psilocybin therapy format

870 candidates went through the assessment phase of the current study, eventually narrowing to 27 participants. Candidates were deemed ineligible for a variety of criteria, including current use of antidepressant medications, a recent history of substance abuse, or a medically significant suicide attempt. 24 participants eventually completed all of the psilocybin experiences plus post-experience integrations.

Preparation involved 8 hours of meetings with 2 session facilitators for 3 weeks prior to the first psilocybin experience. In the first experience, participants took a psilocybin dose of 20 milligrams per 70 kilograms of body weight. The dose in the second experience was 30 milligrams per 70 kilograms of body weight, considered a high psilocybin dose. Each experience lasted several hours over the course of one day. Participants lay down for most of the experience in a “living room-like environment” [1] while wearing eyeshades and listening to music. Facilitators were in the room with participants and encouraged “participants to focus their attention inward and stay with any experience that arose” [1]. In the weeks after the experiences, two integration sessions were held for participants to discuss their experiences with the facilitators. Participants were rated for depression severity during these integration sessions.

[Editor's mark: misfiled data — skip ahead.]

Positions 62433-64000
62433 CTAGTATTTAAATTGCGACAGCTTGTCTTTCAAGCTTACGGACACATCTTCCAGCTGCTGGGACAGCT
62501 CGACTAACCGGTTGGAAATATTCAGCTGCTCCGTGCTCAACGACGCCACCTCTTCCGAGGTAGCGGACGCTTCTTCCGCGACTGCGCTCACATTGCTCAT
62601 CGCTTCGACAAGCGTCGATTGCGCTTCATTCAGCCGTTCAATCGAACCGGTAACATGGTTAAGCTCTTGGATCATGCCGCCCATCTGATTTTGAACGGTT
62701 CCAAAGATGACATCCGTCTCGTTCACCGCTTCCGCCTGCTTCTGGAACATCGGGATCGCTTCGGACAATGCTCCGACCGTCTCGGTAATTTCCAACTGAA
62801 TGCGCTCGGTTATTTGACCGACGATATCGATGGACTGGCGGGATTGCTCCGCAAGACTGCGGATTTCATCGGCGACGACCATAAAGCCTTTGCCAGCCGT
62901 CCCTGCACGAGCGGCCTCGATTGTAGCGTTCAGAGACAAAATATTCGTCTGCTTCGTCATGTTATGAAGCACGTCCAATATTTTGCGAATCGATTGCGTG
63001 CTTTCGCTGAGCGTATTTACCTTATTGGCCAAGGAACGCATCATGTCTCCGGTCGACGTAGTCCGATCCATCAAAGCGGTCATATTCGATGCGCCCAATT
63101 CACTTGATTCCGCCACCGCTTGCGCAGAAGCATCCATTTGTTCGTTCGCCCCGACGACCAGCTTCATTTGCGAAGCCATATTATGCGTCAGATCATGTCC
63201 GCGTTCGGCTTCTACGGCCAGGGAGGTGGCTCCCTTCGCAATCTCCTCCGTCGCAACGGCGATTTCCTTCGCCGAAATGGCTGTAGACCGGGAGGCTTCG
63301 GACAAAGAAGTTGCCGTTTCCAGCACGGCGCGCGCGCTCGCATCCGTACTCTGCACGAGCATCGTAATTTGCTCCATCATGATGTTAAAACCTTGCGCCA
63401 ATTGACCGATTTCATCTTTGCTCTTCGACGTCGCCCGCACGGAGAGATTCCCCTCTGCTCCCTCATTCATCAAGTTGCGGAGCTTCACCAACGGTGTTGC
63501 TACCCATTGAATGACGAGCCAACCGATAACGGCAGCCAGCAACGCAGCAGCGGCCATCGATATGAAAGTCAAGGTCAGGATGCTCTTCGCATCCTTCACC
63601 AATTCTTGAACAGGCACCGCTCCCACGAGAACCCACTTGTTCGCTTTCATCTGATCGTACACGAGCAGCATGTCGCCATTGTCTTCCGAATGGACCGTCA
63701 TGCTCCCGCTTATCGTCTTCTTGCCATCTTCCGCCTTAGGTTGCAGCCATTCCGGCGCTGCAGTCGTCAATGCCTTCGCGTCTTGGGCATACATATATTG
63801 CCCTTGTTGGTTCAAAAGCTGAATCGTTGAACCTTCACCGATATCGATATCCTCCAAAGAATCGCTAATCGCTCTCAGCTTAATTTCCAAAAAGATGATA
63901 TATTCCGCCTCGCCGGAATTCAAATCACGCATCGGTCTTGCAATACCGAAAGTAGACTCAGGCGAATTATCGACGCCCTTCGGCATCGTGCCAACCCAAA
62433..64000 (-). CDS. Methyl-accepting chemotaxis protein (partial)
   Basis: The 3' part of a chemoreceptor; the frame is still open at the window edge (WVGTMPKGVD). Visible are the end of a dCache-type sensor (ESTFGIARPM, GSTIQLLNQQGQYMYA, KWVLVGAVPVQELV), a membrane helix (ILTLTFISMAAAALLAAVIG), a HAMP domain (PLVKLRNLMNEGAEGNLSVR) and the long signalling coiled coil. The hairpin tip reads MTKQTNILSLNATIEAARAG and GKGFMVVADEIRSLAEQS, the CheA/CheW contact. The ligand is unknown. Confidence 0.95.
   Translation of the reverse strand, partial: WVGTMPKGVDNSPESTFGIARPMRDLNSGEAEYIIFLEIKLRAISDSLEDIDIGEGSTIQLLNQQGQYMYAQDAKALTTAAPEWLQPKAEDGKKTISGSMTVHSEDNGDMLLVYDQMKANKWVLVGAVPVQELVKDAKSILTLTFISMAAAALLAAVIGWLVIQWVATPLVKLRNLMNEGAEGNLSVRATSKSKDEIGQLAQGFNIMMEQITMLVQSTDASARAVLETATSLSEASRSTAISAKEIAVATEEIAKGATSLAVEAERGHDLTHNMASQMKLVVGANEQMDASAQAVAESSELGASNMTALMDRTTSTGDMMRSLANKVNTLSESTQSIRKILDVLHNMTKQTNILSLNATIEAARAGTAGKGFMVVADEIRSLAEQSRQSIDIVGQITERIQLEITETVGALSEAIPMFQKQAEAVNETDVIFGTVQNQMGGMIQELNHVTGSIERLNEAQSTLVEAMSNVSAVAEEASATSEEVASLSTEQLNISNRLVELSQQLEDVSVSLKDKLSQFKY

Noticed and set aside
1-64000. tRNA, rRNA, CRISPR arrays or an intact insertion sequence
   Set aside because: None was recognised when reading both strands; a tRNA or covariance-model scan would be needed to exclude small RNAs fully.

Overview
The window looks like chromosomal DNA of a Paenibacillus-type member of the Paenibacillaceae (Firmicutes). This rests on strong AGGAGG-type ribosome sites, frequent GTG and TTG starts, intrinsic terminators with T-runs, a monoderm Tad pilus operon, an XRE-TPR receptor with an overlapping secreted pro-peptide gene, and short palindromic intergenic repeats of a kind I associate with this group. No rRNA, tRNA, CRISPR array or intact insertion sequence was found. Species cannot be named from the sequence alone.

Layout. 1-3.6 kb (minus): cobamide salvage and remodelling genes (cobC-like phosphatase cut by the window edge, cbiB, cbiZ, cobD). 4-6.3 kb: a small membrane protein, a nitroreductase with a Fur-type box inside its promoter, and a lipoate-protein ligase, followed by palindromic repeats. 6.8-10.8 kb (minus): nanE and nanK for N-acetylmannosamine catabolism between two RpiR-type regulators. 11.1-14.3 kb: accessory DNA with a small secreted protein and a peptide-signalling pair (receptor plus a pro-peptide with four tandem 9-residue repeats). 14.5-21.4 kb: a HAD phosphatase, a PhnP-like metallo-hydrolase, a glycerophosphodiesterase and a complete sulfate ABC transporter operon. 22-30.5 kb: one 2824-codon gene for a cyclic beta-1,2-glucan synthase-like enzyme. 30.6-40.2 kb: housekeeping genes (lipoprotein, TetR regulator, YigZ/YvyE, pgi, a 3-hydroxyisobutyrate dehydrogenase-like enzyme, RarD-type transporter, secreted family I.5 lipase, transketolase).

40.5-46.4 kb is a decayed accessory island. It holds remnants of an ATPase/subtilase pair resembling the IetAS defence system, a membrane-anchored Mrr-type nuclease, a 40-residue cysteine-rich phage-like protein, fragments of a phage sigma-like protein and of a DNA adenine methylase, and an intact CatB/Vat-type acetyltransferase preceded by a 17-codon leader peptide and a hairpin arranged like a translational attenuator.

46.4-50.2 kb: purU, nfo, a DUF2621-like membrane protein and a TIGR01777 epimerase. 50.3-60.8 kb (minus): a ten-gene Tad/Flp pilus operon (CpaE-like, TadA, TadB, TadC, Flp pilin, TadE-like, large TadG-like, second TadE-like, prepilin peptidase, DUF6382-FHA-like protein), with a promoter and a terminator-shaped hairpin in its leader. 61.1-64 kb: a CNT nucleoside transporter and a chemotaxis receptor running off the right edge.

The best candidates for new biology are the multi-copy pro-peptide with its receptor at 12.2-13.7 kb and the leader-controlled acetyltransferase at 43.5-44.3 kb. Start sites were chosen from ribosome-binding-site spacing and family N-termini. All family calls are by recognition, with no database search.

Davis et al reported that there “were no serious adverse events in this trial” [1]. However, future participants and facilitators should be aware that the sessions were not without difficulties, and a number of “nonserious” adverse effects were reported:

Nonserious Adverse Effects
(1st Psilocybin Experience)

nonserious adverse effects

(Based on data from Davis et al.)

However, most participants also ranked their psilocybin experiences as among the top 5 most important of their lives. Many even ranked them as the MOST important of their lives.